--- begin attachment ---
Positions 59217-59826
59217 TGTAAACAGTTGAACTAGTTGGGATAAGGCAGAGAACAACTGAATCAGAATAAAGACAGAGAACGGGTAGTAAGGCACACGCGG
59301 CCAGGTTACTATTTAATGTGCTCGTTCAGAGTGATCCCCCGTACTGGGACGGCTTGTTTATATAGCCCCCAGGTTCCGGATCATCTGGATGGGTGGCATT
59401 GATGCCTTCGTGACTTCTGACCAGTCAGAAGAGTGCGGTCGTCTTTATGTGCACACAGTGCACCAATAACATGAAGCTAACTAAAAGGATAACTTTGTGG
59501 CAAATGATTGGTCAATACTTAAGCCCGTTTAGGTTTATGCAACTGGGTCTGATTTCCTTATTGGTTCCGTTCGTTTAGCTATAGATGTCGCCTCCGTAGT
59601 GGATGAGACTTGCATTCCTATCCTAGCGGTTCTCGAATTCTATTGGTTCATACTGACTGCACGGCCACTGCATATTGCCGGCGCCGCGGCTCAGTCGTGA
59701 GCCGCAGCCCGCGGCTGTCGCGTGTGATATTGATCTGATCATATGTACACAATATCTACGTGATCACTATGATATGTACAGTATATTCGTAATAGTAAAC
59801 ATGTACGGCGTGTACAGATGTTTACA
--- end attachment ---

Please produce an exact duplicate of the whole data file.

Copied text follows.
Positions 59217-59826
59217 TGTAAACAGTTGAACTAGTTGGGATAAGGCAGAGAACAACTGAATCAGAATAAAGACAGAGAACGGGTAGTAAGGCACACGCGG
59301 CCAGGTTACTATTTAATGTGCTCGTTCAGAGTGATCCCCCGTACTGGGACGGCTTGTTTATATAGCCCCCAGGTTCCGGATCATCTGGATGGGTGGCATT
59401 GATGCCTTCGTGACTTCTGACCAGTCAGAAGAGTGCGGTCGTCTTTATGTGCACACAGTGCACCAATAACATGAAGCTAACTAAAAGGATAACTTTGTGG
59501 CAAATGATTGGTCAATACTTAAGCCCGTTTAGGTTTATGCAACTGGGTCTGATTTCCTTATTGGTTCCGTTCGTTTAGCTATAGATGTCGCCTCCGTAGT
59601 GGATGAGACTTGCATTCCTATCCTAGCGGTTCTCGAATTCTATTGGTTCATACTGACTGCACGGCCACTGCATATTGCCGGCGCCGCGGCTCAGTCGTGA
59701 GCCGCAGCCCGCGGCTGTCGCGTGTGATATTGATCTGATCATATGTACACAATATCTACGTGATCACTATGATATGTACAGTATATTCGTAATAGTAAAC
59801 ATGTACGGCGTGTACAGATGTTTACA